A short look into the past.
Until about 600 AD Saxons controlled Stormarn. Towards the end of the 8th century migration from East Europe show the Slavic tribes settling the area, which we now consider as Stormarn. After several clashes between ethnic groups, the Emperor Charles the Great, in about 810 AD, ordered the Limes Saxoniae (also called Saxon Wall) to be built through Stormarn. Even now, the former border between Saxony and Wenden is almost identical with the district border between Stormarn and Lauenburg. Since the 11-th century in the old region Stormarn (perhaps storm land) the inhabitants were called a Stormarii (also Stormere). The provincial coat of arms shows an attacking swan in a fight position and is one of the oldest coats of arms in Germany. The provincial coat of arms also fits to this linguistic interpretation: It shows an attacking swan in fight position and is one of the oldest provincial coats of arms in Germany. In the course of the Stormarn provincial history some areas were ruled temporarily by Denmark. Modern Stormarn history begins when the province is founded in 1867, after the association of Schleswig – Holstein with Prussia. However, since then the district boundaries and the seat of government have seen several changes: First Reinbek, then Wandsbek were moved to the Hamburg administration and from 1949 Bad Oldesloe was chosen for the administrative centre and seat of government for the province. The last local government reorganisation took place in 1970 when the Stormarn municipalities Glashütte and Harksheide were moved to the administration of the Segeberg district.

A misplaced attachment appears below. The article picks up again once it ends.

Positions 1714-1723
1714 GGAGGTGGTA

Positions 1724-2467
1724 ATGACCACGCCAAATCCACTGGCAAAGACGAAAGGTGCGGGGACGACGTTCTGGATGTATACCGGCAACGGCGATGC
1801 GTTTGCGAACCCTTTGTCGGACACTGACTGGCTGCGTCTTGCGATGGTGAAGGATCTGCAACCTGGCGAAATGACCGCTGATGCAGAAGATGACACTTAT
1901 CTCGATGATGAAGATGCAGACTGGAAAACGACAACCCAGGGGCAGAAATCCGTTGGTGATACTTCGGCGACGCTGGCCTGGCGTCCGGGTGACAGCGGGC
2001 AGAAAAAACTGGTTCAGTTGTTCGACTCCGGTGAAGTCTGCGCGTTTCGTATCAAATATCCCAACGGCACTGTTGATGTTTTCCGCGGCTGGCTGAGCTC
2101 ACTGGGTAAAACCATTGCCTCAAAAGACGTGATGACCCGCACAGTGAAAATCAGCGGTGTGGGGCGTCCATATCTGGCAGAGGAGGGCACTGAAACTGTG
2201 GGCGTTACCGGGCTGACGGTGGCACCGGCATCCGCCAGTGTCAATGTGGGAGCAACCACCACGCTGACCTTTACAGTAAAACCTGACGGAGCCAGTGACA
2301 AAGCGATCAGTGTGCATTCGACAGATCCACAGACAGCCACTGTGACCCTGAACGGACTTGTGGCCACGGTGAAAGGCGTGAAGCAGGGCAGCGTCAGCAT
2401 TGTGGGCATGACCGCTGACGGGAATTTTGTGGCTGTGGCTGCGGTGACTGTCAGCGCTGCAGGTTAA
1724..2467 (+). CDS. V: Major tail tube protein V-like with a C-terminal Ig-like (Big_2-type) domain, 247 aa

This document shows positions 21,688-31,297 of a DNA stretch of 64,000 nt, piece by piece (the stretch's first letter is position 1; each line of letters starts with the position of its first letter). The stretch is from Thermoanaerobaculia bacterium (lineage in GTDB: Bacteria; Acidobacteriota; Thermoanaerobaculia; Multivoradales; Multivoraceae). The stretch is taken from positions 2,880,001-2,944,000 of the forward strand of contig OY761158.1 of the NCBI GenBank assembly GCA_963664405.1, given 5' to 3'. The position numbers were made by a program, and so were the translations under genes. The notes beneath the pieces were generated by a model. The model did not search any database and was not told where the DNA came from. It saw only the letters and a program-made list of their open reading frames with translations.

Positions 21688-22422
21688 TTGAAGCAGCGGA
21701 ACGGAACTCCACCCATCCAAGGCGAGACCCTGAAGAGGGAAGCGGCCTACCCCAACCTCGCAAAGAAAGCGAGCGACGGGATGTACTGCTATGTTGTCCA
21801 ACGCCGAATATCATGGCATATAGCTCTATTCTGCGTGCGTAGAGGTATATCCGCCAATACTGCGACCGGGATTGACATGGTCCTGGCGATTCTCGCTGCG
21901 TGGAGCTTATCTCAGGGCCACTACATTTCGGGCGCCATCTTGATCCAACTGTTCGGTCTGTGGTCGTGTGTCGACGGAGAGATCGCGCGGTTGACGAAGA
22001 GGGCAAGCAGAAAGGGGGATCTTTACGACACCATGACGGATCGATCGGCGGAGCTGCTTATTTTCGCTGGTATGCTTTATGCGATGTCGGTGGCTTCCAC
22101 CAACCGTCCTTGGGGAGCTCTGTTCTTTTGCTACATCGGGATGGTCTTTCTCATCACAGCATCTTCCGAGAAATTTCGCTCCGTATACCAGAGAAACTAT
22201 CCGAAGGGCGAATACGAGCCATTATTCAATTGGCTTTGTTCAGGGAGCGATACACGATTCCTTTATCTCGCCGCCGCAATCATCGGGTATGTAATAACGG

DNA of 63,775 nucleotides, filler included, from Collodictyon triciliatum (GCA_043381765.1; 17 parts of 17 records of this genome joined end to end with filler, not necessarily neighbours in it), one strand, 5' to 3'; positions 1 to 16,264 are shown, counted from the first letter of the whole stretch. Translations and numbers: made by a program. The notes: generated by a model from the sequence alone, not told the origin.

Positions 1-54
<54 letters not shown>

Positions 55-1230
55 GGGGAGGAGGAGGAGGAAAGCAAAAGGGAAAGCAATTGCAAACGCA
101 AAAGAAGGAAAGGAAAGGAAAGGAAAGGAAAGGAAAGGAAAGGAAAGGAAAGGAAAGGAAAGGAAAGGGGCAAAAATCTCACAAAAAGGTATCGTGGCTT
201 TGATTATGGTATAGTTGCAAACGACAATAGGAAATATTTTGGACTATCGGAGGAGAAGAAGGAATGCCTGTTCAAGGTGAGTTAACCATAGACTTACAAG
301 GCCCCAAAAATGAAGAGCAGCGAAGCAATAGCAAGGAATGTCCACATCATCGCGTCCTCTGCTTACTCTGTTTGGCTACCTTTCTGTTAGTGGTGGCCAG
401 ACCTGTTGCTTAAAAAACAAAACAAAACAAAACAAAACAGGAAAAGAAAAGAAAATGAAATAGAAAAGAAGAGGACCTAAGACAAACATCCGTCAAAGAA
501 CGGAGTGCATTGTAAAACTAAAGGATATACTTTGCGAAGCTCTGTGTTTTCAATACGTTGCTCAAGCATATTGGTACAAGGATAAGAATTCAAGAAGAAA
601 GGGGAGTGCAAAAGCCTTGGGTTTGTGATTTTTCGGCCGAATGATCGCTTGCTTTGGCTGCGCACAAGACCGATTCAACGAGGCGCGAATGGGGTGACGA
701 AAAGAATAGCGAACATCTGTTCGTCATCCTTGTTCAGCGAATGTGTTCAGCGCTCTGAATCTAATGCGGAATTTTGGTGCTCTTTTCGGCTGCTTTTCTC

The Stormarn coat of arms was established in the late 15th century and is one of the oldest provincial coats of arms in Germany.
The approximately 40 mansions found in Stormarn present a fascinating testimony to the architectural history of the province and very popular for tour destinations.